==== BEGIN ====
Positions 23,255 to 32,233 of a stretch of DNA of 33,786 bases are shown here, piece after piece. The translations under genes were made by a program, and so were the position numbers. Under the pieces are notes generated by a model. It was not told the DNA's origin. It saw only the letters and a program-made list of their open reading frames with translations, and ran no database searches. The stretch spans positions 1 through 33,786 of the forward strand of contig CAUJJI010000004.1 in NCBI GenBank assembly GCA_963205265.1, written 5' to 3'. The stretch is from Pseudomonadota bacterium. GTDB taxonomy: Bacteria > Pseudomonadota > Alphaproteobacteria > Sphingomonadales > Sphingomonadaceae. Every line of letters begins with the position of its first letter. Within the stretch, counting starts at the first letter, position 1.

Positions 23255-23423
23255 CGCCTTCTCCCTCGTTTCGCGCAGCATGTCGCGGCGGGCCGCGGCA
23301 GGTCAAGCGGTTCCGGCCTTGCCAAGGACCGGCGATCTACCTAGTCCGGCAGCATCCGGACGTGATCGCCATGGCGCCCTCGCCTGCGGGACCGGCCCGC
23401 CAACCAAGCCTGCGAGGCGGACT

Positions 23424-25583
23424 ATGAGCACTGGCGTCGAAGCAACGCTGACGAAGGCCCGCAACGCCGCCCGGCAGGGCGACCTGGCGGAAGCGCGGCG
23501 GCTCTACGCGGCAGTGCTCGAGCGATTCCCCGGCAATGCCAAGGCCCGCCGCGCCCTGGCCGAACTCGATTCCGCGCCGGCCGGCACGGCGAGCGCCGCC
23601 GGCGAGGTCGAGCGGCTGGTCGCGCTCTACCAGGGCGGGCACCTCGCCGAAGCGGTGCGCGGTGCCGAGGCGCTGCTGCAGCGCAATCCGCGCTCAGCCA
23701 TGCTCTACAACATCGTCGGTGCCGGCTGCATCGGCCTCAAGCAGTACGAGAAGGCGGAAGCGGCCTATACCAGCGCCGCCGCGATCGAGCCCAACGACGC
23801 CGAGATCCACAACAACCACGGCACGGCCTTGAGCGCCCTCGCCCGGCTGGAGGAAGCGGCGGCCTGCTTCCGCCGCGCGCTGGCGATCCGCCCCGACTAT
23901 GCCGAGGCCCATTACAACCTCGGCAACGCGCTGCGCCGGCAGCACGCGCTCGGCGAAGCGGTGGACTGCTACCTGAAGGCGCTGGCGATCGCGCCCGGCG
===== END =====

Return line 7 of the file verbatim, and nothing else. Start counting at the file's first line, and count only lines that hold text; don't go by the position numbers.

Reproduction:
23424 ATGAGCACTGGCGTCGAAGCAACGCTGACGAAGGCCCGCAACGCCGCCCGGCAGGGCGACCTGGCGGAAGCGCGGCG